Review: Little Men (2016)


Little Men (2016)

Directed by: Ira Sachs | 85 minutes | drama | Actors: Theo Taplitz, Michael Barbieri, Greg Kinnear, Paulina García, Jennifer Ehle, Alfred Molina, Talia Balsam, Mauricio Bustamante

Is puberty really the most difficult time of your life? Don’t feel attached to anything except peers, because you’re too old for childish games, but too young for adult affairs – the adults then think. ‘Little Men’ is about two thirteen-year-old boys who find each other thanks to their parents, but who are also put in a difficult position by the same parents in which their friendship may not last. They try to solve this in their own, sometimes immature, sometimes very mature way.

Jake Jardine (Theo Taplitz) is a sensitive, calm boy. He is completely absorbed in his hobby, drawing, for example, of scenes and characters from Rick Riordan’s books about Percy Jackson. When his grandfather dies, his parents – the under-successful actor Brian (Greg Kinnear) and psychotherapist Kathy (Jennifer Ehle) – decide to move from Manhattan to the Brooklyn apartment he left them. There was not much contact with Brian’s father Max, but they do know his long-term tenant, Leonor Calvelli (Paulina García), who runs an exclusive clothing store under the house. Max and Leonor were good friends and that is also the reason that she has been paying a low amount in rent for years. Now that Max has passed away, Brian’s sister Audrey also claims part of the inheritance, and so the rent of the shop has to go up considerably.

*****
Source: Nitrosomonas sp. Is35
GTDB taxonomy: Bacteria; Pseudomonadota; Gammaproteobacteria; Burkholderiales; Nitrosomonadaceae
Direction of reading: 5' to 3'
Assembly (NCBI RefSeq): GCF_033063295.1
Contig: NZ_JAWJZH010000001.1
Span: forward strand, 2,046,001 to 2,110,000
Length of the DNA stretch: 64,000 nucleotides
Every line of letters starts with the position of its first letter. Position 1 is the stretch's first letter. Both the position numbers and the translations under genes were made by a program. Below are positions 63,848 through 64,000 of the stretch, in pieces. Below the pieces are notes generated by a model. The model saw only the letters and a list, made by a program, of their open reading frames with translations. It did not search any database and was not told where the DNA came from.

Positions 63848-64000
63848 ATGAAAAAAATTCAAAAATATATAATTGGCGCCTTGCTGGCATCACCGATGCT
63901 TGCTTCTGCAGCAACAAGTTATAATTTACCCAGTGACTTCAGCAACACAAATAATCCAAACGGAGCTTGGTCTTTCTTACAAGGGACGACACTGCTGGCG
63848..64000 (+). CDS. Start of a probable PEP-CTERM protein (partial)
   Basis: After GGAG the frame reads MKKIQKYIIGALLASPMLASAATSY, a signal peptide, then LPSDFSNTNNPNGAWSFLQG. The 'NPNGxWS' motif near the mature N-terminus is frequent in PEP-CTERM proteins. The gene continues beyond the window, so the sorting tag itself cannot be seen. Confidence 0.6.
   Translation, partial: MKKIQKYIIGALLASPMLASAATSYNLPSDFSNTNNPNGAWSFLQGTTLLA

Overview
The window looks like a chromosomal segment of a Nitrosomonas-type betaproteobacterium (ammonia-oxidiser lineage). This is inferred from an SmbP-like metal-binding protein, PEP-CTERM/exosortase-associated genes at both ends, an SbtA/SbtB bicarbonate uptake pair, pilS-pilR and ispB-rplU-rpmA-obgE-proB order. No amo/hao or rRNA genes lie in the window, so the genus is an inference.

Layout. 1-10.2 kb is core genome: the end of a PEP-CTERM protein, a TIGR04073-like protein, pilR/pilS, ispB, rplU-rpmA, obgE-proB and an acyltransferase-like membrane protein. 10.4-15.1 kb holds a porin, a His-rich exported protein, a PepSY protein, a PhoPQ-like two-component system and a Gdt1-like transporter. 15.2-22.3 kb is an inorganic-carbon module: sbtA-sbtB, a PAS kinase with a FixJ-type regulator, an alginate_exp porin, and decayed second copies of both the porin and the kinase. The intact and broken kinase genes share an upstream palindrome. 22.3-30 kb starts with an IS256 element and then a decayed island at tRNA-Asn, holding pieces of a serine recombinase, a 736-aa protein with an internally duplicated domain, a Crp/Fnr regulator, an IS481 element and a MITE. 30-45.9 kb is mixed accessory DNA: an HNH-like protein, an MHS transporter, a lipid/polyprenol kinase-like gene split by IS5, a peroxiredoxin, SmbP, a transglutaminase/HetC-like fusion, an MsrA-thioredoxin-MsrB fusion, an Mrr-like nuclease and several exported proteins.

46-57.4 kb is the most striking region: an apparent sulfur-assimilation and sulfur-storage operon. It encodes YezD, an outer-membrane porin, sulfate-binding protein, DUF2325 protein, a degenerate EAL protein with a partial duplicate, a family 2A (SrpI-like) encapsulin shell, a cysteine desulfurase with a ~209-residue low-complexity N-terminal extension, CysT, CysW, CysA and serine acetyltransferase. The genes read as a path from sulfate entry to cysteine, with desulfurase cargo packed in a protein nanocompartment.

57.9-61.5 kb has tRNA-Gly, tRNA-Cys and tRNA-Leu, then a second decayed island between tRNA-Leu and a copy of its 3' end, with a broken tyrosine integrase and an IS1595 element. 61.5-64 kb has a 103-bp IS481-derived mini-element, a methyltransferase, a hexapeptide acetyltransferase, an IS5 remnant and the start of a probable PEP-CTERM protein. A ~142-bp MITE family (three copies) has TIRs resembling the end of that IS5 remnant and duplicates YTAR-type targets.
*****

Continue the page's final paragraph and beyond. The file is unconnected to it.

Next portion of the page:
But in the meantime, Jake and Tony, Leonor’s son, have become close friends. Tony (Michael Barbieri) is Jake’s polar opposite in many things, but they get on well from the start. They share their desire to attend LaGuardia High School of Music & Art and Performing Arts, but for now they only spend their free time together.

And what a joy it is to see the friendship between the two boys blossom. Set against the backdrop of Brooklyn – which has become much more “bohemian” (Tony’s words) – the film has a recognizable atmosphere, which contributes to the feeling that you are watching a realistic story. Filmmaker Ira Sachs co-wrote the screenplay with Mauricio Zacharias and they’ve managed to create a gripping slice-of-life, with characters that feel more real than usual, dealing with problems that everyone can relate to. Sometimes funny, sometimes heartbreakingly sad – and what great actors for the camera. The great thing about ‘Little Men’ is that you can understand everyone’s point of view, even that of Audrey, who is only briefly in the picture. ‘Little Men’ is a beautiful, sensitive film about friendship and growing up and the realization that not everything is easy to solve, not when you are an adolescent, but certainly not when you are an adult.

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